It was an open secret that Greece’s military largesse was for years stinking with corruption. Yet the German and French authorities did nothing to derail this gravy train. The Berlin and Paris governments continued to ply Greece with loans because the country was using the money to buy massive amounts of weapons from their manufacturers.
Today, the single biggest institutional creditors to Greece are Germany and France. Those countries stand accused of criminal irresponsibility in racking up Greece’s debt precisely because so much of the money was being spent to prop up the German and French economies through lucrative arms sales.
It is a monumental irony that German leader Angela Merkel is most vehement in lecturing Greece about “living within its means”. Rather than directing corrective action at the source of the problem, it is Greek workers, pensioners, the young and infirm who are being made to pay for the largesse that they actually never saw.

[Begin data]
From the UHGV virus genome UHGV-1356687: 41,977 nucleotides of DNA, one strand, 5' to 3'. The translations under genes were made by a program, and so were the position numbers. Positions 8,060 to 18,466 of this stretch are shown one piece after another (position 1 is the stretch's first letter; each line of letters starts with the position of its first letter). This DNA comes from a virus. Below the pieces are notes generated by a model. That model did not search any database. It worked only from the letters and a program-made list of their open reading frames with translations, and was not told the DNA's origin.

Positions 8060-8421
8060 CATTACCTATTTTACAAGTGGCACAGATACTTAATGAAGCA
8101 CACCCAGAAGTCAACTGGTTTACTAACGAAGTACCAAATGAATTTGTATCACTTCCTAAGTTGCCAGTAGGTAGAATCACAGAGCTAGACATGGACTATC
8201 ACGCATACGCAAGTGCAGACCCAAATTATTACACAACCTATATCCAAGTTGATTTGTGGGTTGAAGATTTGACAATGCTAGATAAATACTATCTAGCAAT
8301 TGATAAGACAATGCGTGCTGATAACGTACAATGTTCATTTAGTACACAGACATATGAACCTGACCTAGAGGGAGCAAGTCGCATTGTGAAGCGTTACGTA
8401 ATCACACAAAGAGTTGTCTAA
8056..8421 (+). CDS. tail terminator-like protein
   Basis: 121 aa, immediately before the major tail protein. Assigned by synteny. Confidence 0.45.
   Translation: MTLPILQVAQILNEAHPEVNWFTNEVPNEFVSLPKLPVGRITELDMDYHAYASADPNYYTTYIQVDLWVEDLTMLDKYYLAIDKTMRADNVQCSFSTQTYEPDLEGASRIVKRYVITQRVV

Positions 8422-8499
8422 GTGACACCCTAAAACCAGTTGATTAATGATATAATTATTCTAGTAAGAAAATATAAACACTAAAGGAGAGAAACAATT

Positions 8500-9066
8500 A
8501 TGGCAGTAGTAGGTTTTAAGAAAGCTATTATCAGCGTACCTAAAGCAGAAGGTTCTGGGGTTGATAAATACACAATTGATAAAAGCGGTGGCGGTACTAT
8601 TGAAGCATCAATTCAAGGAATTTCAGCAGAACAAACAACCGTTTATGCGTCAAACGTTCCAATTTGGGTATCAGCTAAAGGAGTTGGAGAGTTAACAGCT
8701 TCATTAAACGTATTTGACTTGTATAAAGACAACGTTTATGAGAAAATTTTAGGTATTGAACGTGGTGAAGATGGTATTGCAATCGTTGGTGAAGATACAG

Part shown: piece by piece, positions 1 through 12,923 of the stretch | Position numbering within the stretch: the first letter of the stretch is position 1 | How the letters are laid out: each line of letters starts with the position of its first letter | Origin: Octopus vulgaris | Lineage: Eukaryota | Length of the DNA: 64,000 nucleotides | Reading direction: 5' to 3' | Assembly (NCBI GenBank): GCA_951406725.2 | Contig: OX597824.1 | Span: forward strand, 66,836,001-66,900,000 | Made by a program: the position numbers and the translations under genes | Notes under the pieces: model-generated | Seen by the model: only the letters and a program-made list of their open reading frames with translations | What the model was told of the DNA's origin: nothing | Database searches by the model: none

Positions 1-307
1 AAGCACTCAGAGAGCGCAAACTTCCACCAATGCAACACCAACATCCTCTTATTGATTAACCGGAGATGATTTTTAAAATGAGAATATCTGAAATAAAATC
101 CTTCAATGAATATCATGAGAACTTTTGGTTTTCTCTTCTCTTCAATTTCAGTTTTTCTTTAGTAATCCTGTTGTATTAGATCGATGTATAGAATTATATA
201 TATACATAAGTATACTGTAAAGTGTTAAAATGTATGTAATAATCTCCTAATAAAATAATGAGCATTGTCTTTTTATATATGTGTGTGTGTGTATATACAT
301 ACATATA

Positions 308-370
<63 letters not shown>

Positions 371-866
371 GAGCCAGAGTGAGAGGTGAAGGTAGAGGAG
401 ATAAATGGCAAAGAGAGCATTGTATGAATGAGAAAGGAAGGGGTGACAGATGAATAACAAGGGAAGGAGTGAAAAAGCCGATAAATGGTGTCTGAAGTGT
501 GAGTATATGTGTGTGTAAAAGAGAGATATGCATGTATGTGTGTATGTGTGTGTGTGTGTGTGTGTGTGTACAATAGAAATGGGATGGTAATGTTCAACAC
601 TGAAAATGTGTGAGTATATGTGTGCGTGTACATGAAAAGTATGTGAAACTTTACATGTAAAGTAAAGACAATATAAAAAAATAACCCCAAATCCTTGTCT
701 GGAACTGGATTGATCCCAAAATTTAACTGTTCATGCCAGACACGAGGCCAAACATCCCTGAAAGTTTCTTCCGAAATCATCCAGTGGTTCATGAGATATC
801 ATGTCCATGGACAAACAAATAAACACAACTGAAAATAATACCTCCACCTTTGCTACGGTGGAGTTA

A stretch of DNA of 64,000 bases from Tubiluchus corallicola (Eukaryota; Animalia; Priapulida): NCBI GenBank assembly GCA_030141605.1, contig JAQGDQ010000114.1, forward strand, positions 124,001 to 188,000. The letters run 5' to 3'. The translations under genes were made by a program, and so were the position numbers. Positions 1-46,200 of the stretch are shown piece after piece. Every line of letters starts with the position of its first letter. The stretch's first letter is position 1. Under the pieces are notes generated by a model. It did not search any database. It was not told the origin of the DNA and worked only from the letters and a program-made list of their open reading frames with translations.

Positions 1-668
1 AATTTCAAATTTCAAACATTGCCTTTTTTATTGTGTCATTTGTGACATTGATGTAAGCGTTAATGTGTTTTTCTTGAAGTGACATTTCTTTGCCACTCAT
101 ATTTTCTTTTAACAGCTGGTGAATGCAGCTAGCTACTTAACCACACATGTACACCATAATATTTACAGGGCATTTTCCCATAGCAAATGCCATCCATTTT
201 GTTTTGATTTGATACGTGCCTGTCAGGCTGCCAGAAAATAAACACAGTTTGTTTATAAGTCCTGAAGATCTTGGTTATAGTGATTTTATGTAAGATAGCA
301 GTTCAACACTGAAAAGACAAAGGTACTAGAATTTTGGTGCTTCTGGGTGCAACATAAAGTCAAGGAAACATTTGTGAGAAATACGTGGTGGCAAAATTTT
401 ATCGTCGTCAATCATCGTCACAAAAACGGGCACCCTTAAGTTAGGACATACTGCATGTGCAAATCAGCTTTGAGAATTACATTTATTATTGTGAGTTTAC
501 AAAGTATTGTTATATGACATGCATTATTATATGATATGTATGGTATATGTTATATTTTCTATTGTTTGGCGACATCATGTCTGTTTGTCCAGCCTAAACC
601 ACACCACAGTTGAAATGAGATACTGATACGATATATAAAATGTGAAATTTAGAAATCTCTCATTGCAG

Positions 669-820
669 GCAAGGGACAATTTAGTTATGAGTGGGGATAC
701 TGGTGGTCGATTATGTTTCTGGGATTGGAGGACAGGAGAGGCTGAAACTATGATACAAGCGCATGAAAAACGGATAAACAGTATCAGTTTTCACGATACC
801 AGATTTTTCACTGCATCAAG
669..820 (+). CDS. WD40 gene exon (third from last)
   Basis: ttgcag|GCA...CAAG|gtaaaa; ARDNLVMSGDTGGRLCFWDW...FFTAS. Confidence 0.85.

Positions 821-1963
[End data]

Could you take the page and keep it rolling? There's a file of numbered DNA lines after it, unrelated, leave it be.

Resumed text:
If the Greek people repudiate the entirely artificial debt crisis, it would restore their country’s economy on a sound footing. Of course, the country’s bloated military will not be happy with that. The danger of a military coup is a real threat given the country’s history of fascist dictatorship during the US-backed “regime of the colonels” between 1967-1974. Perhaps this is what the Syriza government is afraid of.
And, to be sure, the Troika of EU leadership, ECB and IMF will be intensely displeased if the Greek people go for the radical alternative of rejecting debt and austerity.However, in the battle shaping up, the Greek people have natural justice on their side. They should and can reject debt slavery and dictate. By doing so, Greece may redeem the meaning of “Demos Kratia” – People Power. And what a beautiful denouement in the Greek tragedy that would be, not only for the people of Greece but right across all the debt-ridden Western countries.
Greece is hailed as the ancient birthplace of democracy. Two millennia on, it could also be the very place for its renaissance.
The views expressed in this article are solely those of the author and do not necessarily reflect the official position of Sputnik.